Becoming an Effective leader within a dynamic environment
Seven Habits of Highly effective people
The last three days were intense. Our focus was learning how we can be effective leaders in a dynamic environment. Part of the learning was a focus on the 7 habits of the highly effective people, modeled after Stephen Covey book 7 habits of highly effective people.
Covey believes the way we see the world is entirely based on our own perceptions. In order to change a given situation, we must change ourselves, and in order to change ourselves, we must be able to change our perceptions.
HABIT 1: Be Proactive
The first habit that Covey discusses is being proactive. What distinguishes us as humans from all other animals is our inherent ability to examine our own character, to decide how to view ourselves and our situations, to control our own effectiveness.
Put simply: In order to be effective, one must be proactive.
Reactive people take a passive stance – they believe that the world is happening to them. They say things like:
“There’s nothing I can do.”
“That’s just the way I am.”
They think the problem is “out there” – but that thought is the problem. Re-activity becomes a self-fulfilling prophecy, and reactive people feel increasingly victimized and out of control.
Proactive people, however, recognize that they have responsibility – or “response-ability.”
In order to be proactive, we must focus on the Circle of Influence that lies within our Circle of Concern – in other words, we must work on the things we can do something about.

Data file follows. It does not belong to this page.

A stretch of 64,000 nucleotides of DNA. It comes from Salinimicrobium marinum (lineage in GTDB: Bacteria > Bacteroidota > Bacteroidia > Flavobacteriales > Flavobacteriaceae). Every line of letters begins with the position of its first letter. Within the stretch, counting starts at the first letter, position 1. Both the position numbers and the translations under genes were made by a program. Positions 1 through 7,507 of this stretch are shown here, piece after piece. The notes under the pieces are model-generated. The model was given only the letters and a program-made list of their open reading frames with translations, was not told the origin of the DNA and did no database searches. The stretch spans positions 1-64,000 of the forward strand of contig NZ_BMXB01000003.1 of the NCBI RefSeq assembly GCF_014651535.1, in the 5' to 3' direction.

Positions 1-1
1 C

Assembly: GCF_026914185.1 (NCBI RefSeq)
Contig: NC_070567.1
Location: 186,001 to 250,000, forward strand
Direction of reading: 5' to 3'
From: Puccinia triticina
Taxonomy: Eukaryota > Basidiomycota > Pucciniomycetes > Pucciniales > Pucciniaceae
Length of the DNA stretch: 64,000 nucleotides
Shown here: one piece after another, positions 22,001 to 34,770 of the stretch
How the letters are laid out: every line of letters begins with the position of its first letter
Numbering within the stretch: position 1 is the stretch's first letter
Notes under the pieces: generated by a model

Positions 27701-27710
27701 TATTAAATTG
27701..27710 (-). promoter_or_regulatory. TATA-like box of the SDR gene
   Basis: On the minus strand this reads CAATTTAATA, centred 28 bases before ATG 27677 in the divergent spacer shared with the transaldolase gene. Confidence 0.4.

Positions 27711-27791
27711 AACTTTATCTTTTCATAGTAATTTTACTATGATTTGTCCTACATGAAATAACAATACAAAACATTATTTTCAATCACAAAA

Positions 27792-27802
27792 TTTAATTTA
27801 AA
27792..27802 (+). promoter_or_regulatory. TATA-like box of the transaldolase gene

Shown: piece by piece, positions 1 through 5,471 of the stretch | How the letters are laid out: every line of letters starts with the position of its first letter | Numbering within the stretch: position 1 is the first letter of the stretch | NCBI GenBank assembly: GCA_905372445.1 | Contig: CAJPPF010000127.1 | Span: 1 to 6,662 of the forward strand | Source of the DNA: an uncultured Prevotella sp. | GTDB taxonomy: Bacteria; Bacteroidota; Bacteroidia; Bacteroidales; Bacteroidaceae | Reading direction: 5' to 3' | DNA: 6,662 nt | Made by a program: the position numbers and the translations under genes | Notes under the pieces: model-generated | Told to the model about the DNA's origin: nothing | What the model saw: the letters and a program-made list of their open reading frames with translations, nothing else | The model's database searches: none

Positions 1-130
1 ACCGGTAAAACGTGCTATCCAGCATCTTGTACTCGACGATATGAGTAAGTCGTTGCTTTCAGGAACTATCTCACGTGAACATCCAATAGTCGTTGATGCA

HABIT 2:Begin With The End In Mind
Start with a clear destination in mind. Covey says we can use our imagination to develop a vision of what we want to become and use our conscience to decide what values will guide us.
Most of us find it rather easy to busy ourselves. We work hard to achieve victories – promotions, higher income, more recognition. But we don’t often stop to evaluate the meaning behind this busyness, behind these victories – we don’t ask ourselves if these things that we focus on so intently are what really matter to us.
Habit 2 suggests that, in everything we do, we should begin with the end in mind. Start with a clear destination. That way, we can make sure the steps we’re taking are in the right direction.
Covey emphasizes that our self-awareness empowers us to shape our own lives, instead of living our lives by default, or based on the standards or preferences of others.
Beginning with the end in mind is also extremely important for businesses. Being a manager is about optimizing for efficiency. But being a leader is about setting the right strategic vision for your organization in the first place, and asking “what are we trying to accomplish?”
HABIT 3: Put First Things First
In order to manage ourselves effectively, we must put first things first. We must have the discipline to prioritize our day-to-day actions based on what is most important, not what is most urgent.
In Habit 2, we discussed the importance of determining our values and understanding what it is we are setting out to achieve. Habit 3 is all about actually going after these goals, and executing on our priorities on a day-to-day, moment-to-moment basis.
In order to maintain the discipline and the focus to stay on track toward our goals, we need to have the willpower to do something when we don’t want to do it. We need to act according to our values rather than our desires or impulses at any given moment.